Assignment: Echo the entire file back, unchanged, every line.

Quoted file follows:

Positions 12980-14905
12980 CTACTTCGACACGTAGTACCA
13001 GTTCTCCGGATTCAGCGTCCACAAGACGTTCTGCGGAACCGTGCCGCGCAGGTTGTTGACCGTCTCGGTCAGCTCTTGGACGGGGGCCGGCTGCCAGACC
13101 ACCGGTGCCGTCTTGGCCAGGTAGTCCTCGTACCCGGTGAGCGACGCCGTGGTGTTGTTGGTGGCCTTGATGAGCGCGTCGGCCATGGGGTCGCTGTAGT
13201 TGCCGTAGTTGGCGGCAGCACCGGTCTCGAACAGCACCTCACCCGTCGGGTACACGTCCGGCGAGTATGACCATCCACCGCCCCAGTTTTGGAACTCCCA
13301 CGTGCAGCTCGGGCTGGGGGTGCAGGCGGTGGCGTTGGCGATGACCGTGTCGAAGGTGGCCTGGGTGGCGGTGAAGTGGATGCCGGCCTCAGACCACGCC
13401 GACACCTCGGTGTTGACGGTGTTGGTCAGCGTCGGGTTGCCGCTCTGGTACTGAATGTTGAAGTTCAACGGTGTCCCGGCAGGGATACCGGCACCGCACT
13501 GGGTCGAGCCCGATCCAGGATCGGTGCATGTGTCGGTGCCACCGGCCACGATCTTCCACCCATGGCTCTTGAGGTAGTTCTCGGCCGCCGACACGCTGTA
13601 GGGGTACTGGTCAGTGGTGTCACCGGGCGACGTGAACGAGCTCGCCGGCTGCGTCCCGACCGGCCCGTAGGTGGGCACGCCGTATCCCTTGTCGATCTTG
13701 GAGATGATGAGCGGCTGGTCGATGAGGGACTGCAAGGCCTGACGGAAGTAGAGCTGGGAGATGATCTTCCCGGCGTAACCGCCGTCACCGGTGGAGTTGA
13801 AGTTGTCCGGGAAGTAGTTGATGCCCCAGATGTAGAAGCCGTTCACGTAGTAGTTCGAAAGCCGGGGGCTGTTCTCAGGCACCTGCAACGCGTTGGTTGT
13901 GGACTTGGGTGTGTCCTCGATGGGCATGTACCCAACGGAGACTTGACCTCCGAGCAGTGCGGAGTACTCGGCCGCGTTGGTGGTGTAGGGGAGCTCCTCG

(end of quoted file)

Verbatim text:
Positions 12980-14905
12980 CTACTTCGACACGTAGTACCA
13001 GTTCTCCGGATTCAGCGTCCACAAGACGTTCTGCGGAACCGTGCCGCGCAGGTTGTTGACCGTCTCGGTCAGCTCTTGGACGGGGGCCGGCTGCCAGACC
13101 ACCGGTGCCGTCTTGGCCAGGTAGTCCTCGTACCCGGTGAGCGACGCCGTGGTGTTGTTGGTGGCCTTGATGAGCGCGTCGGCCATGGGGTCGCTGTAGT
13201 TGCCGTAGTTGGCGGCAGCACCGGTCTCGAACAGCACCTCACCCGTCGGGTACACGTCCGGCGAGTATGACCATCCACCGCCCCAGTTTTGGAACTCCCA
13301 CGTGCAGCTCGGGCTGGGGGTGCAGGCGGTGGCGTTGGCGATGACCGTGTCGAAGGTGGCCTGGGTGGCGGTGAAGTGGATGCCGGCCTCAGACCACGCC
13401 GACACCTCGGTGTTGACGGTGTTGGTCAGCGTCGGGTTGCCGCTCTGGTACTGAATGTTGAAGTTCAACGGTGTCCCGGCAGGGATACCGGCACCGCACT
13501 GGGTCGAGCCCGATCCAGGATCGGTGCATGTGTCGGTGCCACCGGCCACGATCTTCCACCCATGGCTCTTGAGGTAGTTCTCGGCCGCCGACACGCTGTA
13601 GGGGTACTGGTCAGTGGTGTCACCGGGCGACGTGAACGAGCTCGCCGGCTGCGTCCCGACCGGCCCGTAGGTGGGCACGCCGTATCCCTTGTCGATCTTG
13701 GAGATGATGAGCGGCTGGTCGATGAGGGACTGCAAGGCCTGACGGAAGTAGAGCTGGGAGATGATCTTCCCGGCGTAACCGCCGTCACCGGTGGAGTTGA
13801 AGTTGTCCGGGAAGTAGTTGATGCCCCAGATGTAGAAGCCGTTCACGTAGTAGTTCGAAAGCCGGGGGCTGTTCTCAGGCACCTGCAACGCGTTGGTTGT
13901 GGACTTGGGTGTGTCCTCGATGGGCATGTACCCAACGGAGACTTGACCTCCGAGCAGTGCGGAGTACTCGGCCGCGTTGGTGGTGTAGGGGAGCTCCTCG